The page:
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Justice News

Department of Justice
U.S. Attorney’s Office
District of Minnesota

Wednesday, January 23, 2013

Brooklyn Park Man Sentenced For Health Care Fraud

MINNEAPOLIS—Earlier today in federal court, a 52-year-old Brooklyn Park man was sentenced for executing a scheme to defraud Medicaid out of more than $500,000. United States District Court Judge David S. Doty sentenced Allwell Tam Inimgba to 18 months in prison on one count of health care fraud. Inimgba, was charged on September 21, 2012, and pleaded guilty on October 9, 2012.

In his plea agreement, Inimgba admitted that from January of 2006 to March of 2009, he executed a scheme to defraud Medicaid, a federal health benefit program, by billing it for services supposedly provided by Registered Nurses (“RNs”), when that was not the case. At the time, Inimgba was the responsible billing party for Victory Home Care, Inc. (“Victory”), a home health care agency that provided, or purported to provide, RN services to Medicaid recipients.

During the time period noted above, Inimgba billed Medicaid for more than 20,000 hours of services supposedly provided to various clients by RNs, and Medicaid paid Victory more than $1,400,000 as a result of those claims. However, RNs provided far less care than noted in Victory’s claims. In fact, approximately $513,734 awarded to Victory was ultimately found to be for work not done by RNs.

This case was the result of an investigation by the U.S. Department of Health and Human Services-Office of Inspector General, the Federal Bureau of Investigation, the Minnesota Department of Health, and the Minnesota Attorney General Office’s Medicaid Fraud Control Unit. It was prosecuted by Assistant U.S. Attorney David M. Genrich.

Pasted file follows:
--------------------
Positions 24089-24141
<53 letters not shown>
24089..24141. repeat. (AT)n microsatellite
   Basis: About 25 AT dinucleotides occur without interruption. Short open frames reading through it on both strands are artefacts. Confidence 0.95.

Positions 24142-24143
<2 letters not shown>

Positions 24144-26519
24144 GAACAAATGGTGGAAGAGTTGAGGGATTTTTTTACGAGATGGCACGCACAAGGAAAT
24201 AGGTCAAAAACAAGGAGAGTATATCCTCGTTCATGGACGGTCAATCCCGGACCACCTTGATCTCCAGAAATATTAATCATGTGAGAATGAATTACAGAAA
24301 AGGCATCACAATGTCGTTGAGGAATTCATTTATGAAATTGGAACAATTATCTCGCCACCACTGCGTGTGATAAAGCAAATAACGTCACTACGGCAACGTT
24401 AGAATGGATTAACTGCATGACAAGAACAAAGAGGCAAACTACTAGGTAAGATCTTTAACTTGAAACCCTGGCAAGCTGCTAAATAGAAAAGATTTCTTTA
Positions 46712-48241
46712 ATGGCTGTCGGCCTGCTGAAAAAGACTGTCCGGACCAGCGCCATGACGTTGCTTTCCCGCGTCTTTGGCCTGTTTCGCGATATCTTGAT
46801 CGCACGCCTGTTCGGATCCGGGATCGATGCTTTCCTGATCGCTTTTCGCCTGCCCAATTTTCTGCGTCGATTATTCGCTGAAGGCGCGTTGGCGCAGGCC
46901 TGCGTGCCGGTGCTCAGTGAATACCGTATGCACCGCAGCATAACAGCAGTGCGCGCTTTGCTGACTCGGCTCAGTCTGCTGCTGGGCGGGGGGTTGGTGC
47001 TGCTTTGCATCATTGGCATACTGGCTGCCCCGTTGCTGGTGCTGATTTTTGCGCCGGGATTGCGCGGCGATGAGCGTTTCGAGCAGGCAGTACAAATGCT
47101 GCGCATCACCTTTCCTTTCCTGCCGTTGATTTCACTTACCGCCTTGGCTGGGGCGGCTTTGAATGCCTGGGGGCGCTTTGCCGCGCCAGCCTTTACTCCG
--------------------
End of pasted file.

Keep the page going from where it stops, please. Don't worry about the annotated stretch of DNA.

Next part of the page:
According to the Justice Department, health care fraud investigations have been growing, and the Department has formed a senior-level task force to tackle the problem nationwide. The Health Care Fraud Prevention and Enforcement Action Team, represented by the Department of Justice and Health and Human Services, will look at how to share more effectively real-time intelligence data on health care fraud patterns as well as critical information about health care services, pharmaceuticals, and medical devices. In 2008, the Justice Department filed criminal charges in 502 health care fraud cases involving 797 defendants.

In Minnesota, the U.S. Attorney’s Office is also participating in a task force with the Minnesota Attorney General Office’s Medicaid Fraud Control Unit that focuses on home health care fraud. That task force includes the U.S. Department of Health and Human Services-Office of Inspector General, the Federal Bureau of Investigation, the Internal Revenue Service, and other federal, State and local law enforcement partners.

For more information, visit http://www.stopmedicarefraud.gov/



Updated April 30, 2015